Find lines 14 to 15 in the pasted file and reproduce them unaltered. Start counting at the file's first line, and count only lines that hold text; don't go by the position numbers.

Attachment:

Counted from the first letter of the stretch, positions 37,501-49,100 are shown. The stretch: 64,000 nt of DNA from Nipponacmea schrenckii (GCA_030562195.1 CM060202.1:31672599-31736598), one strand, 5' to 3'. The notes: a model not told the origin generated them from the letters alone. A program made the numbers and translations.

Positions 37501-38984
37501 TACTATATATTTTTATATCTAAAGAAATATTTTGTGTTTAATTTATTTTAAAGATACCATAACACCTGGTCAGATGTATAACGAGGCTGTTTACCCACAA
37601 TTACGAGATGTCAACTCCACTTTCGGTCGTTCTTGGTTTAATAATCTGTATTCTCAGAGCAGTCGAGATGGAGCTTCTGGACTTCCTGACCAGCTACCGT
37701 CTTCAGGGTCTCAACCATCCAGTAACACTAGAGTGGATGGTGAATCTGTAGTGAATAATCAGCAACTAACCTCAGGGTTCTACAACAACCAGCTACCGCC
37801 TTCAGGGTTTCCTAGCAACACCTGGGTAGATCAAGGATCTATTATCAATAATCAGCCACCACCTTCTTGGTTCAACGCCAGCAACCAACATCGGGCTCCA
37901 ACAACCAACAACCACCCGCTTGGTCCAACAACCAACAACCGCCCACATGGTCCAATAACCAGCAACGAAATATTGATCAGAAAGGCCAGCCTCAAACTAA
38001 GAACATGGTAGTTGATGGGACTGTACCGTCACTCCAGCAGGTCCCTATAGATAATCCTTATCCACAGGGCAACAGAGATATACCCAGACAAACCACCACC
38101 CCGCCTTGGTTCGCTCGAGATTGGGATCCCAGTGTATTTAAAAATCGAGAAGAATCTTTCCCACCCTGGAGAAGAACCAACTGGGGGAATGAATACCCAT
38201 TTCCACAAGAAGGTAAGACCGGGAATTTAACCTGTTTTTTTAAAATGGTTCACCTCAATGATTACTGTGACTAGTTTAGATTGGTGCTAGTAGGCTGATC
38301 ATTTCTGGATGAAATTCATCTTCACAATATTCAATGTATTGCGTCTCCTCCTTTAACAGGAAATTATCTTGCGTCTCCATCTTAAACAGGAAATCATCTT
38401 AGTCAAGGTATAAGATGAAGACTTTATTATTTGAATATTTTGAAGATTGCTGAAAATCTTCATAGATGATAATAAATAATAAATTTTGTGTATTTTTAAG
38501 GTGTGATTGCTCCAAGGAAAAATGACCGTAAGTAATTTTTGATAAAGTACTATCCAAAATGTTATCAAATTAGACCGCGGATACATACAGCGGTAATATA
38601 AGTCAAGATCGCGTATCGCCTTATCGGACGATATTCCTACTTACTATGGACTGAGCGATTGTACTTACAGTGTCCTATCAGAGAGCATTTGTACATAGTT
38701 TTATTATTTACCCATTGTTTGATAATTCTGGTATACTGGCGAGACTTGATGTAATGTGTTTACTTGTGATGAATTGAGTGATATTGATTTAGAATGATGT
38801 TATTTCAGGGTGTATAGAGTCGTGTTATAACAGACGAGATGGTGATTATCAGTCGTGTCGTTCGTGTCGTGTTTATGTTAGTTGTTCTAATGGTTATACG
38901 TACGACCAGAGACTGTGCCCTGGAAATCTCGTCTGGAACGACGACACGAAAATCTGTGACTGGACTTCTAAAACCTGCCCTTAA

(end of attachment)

38601 AGTCAAGATCGCGTATCGCCTTATCGGACGATATTCCTACTTACTATGGACTGAGCGATTGTACTTACAGTGTCCTATCAGAGAGCATTTGTACATAGTT
38701 TTATTATTTACCCATTGTTTGATAATTCTGGTATACTGGCGAGACTTGATGTAATGTGTTTACTTGTGATGAATTGAGTGATATTGATTTAGAATGATGT